# Zero to the Power of Zero

## Contents

## Examples

In light of some mathematicians' (or, indeed, muggles') reticence to define the zeroth power of zero as $1$, the following are examples of reasons why defining $0^0 = 1$ is a good idea.

### Empty Product

We can interpret $0^0$ as meaning:

*zero multiplied by itself zero times*.

Using product notation:

- $0^0 = \displaystyle \prod_{\large \text{false}} 0$

This is a vacuous product, so by definition should be equal to $1$.

### Binomial Theorem

Consider the real polynomial function:

- $y = \left({x + c}\right)^n$

for $n \in \N, c \in \R$.

By the binomial theorem, $y$ contains a term of the form:

- $\dbinom n n x^{n - n} c^n$

If we did not define $0^0 = 1$, $y$ would have a discontinuity at $x = 0$.

This would contradict the theorem that a polynomial is continuous on the entire real line.

### Cardinality of Mappings

By Cardinality of Set of All Mappings, the number of mappings from the empty set to the empty set should be given by:

\(\displaystyle \left \vert {\varnothing^\varnothing}\right \vert\) | \(=\) | \(\displaystyle \left \vert {\varnothing }\right \vert^\left \vert {\varnothing }\right \vert\) | |||||||||||

\(\displaystyle \) | \(=\) | \(\displaystyle 0^0\) | Cardinality of Empty Set |

By Empty Mapping is Unique, there is exactly $1$ such mapping, demanding that $0^0 = 1$.

### Exponential of Zero

- $\exp 0 = 1$

From Power Series Expansion for Exponential Function

- $\exp x = \dfrac {x^0} {0!} + \dfrac {x^1} {1!} + \dfrac {x^2} {2!} + \cdots$

For these theorems to be consistent, it is necessary that:

- $\exp 0 = 1 = \dfrac {0^0} {0!} + 0 + 0 + \cdots$

which holds only if $0^0 = 1$.

### Derivatives

Consider the identity mapping:

- $I_{\mathbb F} \left({x}\right) = x$

where $\mathbb F \in \left\{ {\R, \C}\right\}$.

From Derivative of Identity Function:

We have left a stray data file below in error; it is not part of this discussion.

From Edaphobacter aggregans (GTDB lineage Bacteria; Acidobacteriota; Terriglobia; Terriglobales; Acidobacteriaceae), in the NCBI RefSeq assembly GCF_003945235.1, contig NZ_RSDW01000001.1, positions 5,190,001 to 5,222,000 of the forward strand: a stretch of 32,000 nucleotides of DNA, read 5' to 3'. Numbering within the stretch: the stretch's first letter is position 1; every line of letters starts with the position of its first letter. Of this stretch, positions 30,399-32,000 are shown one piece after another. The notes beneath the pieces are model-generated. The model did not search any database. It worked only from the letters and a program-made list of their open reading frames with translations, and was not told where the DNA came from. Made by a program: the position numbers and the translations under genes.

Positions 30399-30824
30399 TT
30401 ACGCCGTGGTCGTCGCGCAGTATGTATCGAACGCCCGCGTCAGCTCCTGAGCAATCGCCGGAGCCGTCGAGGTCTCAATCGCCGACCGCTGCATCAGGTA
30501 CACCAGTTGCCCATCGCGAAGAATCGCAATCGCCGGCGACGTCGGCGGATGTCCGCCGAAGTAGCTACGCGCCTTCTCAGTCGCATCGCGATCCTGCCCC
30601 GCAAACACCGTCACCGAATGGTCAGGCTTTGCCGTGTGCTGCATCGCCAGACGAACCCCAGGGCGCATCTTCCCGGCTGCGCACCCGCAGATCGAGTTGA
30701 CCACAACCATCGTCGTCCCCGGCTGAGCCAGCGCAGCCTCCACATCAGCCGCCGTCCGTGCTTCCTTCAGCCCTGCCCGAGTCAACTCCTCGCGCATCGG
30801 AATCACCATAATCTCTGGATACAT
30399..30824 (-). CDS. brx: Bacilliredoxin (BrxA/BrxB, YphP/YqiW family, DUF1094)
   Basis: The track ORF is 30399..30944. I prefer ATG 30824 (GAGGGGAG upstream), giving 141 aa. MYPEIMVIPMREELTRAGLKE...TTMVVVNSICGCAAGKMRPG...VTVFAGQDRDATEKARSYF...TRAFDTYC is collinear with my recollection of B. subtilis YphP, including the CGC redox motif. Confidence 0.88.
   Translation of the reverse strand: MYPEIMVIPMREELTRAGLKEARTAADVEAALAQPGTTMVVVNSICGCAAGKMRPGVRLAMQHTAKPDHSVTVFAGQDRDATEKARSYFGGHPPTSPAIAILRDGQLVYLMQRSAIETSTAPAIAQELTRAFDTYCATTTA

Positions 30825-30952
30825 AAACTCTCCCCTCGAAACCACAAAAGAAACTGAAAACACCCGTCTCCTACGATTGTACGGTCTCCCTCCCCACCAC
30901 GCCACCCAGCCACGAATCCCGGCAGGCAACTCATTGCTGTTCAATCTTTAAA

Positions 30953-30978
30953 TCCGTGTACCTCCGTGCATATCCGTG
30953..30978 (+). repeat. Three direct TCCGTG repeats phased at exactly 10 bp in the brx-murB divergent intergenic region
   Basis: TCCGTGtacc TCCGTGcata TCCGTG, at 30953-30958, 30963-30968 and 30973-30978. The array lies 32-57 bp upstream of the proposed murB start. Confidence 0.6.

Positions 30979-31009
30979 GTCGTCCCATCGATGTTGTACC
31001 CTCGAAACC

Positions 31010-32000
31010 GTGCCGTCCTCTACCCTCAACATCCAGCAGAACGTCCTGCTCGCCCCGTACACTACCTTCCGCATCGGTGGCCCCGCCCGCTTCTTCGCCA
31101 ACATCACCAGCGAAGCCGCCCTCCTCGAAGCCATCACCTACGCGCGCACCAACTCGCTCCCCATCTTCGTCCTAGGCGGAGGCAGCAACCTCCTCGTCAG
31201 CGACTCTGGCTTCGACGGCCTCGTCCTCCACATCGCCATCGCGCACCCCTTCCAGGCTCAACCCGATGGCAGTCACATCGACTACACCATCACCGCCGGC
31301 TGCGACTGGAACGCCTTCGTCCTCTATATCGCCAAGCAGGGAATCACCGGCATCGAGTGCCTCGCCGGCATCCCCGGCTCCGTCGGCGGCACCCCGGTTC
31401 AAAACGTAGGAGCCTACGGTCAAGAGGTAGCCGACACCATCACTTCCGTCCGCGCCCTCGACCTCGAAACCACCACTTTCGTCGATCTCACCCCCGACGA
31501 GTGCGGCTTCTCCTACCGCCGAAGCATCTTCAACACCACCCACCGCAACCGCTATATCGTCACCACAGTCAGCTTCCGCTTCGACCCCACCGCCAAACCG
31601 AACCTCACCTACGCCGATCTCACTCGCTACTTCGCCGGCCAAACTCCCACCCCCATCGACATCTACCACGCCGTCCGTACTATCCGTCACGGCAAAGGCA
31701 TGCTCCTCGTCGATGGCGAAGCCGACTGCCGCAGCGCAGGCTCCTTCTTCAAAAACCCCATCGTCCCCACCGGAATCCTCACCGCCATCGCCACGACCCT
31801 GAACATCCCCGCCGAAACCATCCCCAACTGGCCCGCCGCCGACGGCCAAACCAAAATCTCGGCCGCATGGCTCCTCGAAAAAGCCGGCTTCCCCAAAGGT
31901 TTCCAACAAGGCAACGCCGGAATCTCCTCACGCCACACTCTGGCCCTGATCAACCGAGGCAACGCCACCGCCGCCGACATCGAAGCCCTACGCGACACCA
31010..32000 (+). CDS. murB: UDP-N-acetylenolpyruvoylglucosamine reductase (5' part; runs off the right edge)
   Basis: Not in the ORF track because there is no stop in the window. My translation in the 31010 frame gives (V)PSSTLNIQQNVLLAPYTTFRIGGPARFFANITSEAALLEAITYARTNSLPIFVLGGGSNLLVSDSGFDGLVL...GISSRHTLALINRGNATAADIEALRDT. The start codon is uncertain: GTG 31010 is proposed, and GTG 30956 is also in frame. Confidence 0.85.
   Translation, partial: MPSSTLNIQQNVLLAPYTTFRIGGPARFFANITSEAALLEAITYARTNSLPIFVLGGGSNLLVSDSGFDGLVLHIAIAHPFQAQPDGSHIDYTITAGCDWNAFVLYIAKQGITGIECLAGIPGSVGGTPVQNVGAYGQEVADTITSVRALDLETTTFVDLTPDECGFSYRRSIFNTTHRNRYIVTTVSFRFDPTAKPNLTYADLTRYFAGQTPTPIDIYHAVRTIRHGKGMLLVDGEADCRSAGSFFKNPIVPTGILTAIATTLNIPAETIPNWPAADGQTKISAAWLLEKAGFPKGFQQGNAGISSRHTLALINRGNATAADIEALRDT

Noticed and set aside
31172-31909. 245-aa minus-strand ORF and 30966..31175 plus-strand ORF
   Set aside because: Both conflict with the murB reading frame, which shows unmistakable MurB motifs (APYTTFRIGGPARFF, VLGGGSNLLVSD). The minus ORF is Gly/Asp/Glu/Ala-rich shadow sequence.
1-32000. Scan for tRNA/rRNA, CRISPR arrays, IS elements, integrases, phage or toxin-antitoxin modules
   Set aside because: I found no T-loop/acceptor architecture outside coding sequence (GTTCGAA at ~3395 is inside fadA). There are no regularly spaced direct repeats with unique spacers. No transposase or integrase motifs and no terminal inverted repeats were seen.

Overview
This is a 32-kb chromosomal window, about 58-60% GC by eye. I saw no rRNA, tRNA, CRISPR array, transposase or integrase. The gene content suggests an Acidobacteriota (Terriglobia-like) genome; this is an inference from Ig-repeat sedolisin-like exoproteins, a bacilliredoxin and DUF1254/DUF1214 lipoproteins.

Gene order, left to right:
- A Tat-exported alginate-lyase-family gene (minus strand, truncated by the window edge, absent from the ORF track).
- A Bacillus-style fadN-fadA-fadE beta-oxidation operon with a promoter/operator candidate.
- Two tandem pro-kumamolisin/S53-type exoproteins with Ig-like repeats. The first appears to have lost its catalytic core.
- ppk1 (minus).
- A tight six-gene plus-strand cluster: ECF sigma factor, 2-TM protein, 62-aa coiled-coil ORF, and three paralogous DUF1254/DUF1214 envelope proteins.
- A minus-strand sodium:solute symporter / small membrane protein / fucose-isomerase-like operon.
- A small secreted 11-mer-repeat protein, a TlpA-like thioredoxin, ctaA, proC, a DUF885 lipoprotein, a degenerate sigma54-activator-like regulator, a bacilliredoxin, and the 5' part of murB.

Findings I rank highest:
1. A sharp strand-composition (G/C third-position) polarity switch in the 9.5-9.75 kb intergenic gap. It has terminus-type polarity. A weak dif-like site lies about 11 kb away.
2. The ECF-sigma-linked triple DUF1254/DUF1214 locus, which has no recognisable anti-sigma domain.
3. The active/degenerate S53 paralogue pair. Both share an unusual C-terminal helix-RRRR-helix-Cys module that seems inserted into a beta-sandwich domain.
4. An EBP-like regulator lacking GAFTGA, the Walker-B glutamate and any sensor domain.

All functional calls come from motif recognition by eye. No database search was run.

- $\dfrac {\d I_{\mathbb F} } {\d x} = 1$

But $I_{\mathbb F} \left({x}\right) = x^1$ is also an order one polynomial.

By Power Rule for Derivatives:

- $\dfrac {\d I_{\mathbb F} } {\d x} = 1 x^0$

As $I_{\mathbb F}$ is differentiable at $0$, for these theorems to be consistent, we insist that $0^0 = 1$.

### As a Limit

Consider the real function:

- $y = x^x$

This function is well defined for $x > 0$.

It is not obvious whether or not the right hand limit:

- $\displaystyle \lim_{x \mathop \to 0^+} y$

exists.

If it does, it would be nice if:

- $\displaystyle \lim_{x \mathop \to 0^+} x^x = 0^0$

Indeed, by Limit of x to the x, we have:

- $\displaystyle \lim_{x \mathop \to 0^+} x^x = 1$

We see that defining $0^0 = 1$ allows $x^x$ to be right-continuous at $x = 0$.

## Historical Note

Whether $0^0 = 0$ or $0^0 = 1$ has been in question since the concept of zero was first raised as a concept.

From one point of view:

- $\forall a \in \R: a^0 = 1$

and so $0^0 = 1$.

From the other point of view:

- $\forall a \in \Z_{\ge 0}: 0^a = 0$

and so $0^0 = 0$.

## Sources

- 1986: David Wells:
*Curious and Interesting Numbers*... (previous) ... (next): $0$ Zero - 1997: David Wells:
*Curious and Interesting Numbers*(2nd ed.) ... (previous) ... (next): $0$ Zero